At a time when Argentina is looking to modernize its arbitration culture and attract foreign investment, the IBA Arbitration Day held in Buenos Aires could not have been more opportune.  Gathering more than 400 arbitration experts from more than 45 countries, the venue and the event proved to be up to the challenge.  While arbitration has been a frequent target of criticism in recent years in Latin America, as highlighted by Eduardo Silva Romero during the conference’s opening, one of this year’s goals was to recognize arbitrators’ many positive contributions to the rule of law. To that end, presentations revolved, inter alia, around the principles of pacta sunt servanda and bona fide and the way in which arbitrators apply the law.  Interestingly in this regard, Prof. Kaufmann-Kohler started by analyzing certain statistical data and concluded that in 90% of cases, parties made a choice of law: they chose national law in 97% and transnational rules in only 3% of them.  Despite this, due to their diverse backgrounds and frequent lack of familiarity with the applicable national law, arbitrators tend to apply transnational rules in conjunction with national law.  Therefore, while applying national law, international arbitrators validate the outcome by reference to rules with wider recognition.  In essence, she concluded, arbitrators transnationalize the law.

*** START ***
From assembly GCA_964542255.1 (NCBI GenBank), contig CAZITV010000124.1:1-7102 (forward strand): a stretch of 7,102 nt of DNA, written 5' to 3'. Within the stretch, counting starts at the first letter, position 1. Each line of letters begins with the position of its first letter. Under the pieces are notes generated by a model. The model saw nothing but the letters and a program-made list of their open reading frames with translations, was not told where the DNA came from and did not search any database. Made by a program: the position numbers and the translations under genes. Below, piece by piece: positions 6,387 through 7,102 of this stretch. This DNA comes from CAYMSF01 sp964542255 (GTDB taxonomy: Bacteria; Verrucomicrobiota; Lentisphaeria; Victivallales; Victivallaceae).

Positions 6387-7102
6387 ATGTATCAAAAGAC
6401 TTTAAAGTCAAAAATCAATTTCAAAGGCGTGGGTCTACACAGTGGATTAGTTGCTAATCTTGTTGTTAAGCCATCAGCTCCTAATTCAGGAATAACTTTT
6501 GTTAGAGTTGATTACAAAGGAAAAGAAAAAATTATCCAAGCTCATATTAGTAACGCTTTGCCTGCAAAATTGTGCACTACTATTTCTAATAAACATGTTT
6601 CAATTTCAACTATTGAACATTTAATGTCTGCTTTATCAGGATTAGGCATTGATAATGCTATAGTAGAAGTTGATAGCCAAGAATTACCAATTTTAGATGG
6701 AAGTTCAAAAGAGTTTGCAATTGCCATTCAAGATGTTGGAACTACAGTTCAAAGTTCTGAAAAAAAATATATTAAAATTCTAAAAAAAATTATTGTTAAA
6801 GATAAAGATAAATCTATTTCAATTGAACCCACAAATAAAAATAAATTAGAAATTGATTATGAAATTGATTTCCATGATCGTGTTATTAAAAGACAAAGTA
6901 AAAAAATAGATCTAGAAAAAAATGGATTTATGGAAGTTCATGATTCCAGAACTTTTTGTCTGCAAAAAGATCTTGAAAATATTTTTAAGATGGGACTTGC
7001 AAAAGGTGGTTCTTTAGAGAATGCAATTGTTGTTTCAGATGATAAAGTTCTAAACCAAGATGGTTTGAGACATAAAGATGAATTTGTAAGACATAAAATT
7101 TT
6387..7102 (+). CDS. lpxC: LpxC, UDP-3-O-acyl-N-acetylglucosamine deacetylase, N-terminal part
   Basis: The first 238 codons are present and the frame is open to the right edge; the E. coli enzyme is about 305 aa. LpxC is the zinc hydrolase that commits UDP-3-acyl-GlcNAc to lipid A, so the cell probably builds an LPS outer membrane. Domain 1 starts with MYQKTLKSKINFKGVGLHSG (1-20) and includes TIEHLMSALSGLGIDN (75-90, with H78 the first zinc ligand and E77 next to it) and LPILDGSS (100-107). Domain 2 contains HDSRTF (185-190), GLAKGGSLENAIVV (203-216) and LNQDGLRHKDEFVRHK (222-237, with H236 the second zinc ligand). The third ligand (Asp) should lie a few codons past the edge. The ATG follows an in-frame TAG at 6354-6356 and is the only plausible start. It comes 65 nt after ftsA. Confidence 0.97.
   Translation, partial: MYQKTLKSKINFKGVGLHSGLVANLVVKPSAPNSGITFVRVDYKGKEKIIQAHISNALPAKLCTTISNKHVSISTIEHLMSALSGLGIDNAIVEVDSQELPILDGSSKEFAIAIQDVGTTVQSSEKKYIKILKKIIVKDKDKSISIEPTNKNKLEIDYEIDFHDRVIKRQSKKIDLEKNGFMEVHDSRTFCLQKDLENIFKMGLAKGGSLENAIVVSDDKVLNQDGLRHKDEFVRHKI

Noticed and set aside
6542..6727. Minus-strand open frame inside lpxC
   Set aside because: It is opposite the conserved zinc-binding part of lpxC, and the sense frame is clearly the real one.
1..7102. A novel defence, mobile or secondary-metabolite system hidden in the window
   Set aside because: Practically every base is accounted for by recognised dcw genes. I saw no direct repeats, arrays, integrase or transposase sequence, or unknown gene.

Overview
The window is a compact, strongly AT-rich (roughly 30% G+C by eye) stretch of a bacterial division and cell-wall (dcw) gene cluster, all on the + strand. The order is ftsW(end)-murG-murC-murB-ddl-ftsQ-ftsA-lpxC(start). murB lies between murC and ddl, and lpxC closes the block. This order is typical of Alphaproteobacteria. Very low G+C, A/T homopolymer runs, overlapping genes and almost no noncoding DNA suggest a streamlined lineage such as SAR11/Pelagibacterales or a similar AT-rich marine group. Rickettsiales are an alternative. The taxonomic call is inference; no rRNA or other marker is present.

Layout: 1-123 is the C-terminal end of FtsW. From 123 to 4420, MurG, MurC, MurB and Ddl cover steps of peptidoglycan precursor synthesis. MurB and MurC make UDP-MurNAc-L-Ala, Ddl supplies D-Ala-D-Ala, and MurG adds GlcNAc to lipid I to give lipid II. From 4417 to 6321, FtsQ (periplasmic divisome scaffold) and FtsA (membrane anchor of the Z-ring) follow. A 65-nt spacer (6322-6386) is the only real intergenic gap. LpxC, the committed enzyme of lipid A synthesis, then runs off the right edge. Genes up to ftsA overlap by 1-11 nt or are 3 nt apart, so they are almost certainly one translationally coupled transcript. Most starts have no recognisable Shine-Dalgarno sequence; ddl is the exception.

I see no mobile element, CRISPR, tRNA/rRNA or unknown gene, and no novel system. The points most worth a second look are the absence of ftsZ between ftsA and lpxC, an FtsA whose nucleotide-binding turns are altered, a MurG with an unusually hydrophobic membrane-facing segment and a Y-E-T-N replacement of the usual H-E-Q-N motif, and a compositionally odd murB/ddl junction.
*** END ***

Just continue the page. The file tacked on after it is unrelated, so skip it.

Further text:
This post attempts to report on that debate but also to add to it by taking the analysis a step back and assessing whether and to what extent arbitrators have the power to modify contracts, an issue which becomes particularly relevant in the field of cross-border transactions.  As highlighted by Philippe Pinsolle during the conference, we see more and more complex long-term relational contracts which include arbitration clauses.  Because these contracts are structured to last for many years, sometimes decades, they become more vulnerable to technological, political and/or economic changes which may substantially affect the parties’ rights and even disrupt the contract’s economic equilibrium.  Were that to happen, the possibility to restore that equilibrium through adjudication becomes crucial.  Now the question is: are arbitrators entitled to modify contracts?  The answer is, as almost any other answer to a legal question, “it depends”.  Nonetheless, as the IBA debate clearly showed, there exists a steady trend demonstrating that, whether expressly or impliedly, arbitrators often do so.

 

The Interaction Between Arbitrators’ Powers, Pacta Sunt Servanda And The Bona Fide Principle

It is especially in the context of lex mercatoria that pacta sunts ervanda is considered an essential feature.  However, just as any other legal principle, pacta sunt servanda is not absolute and is therefore subject to certain limits (e.g., rebus sic stantibus).  Some have argued that there has been a change of paradigm in international contract law which proposes that the sacred principle of pacta sunt servanda should not be abused by means of a blind, and sometimes hypocritical, compliance [K. P. Berger, “Power of Arbitrators to Fill Gaps and Revise Contracts to Make Sense”, Arbitration International, Ed. Oxford, 17(1): 1-18, p. 17 (2014)].  Notably, good faith and fair dealing have become the central yardstick for the social control of business behavior and of the fairness of business agreements.  In this regard, it has been noted that the “all or nothing rule” of the sanctity of contracts is being replaced by a more flexible, pragmatic approach seeking to produce results that are in line with commercial common sense, mutual cooperation, flexibility and an intrinsic willingness of the parties to adjust terms which reduces the rigid use of contract law [K. P. Berger, op. cit., p. 16].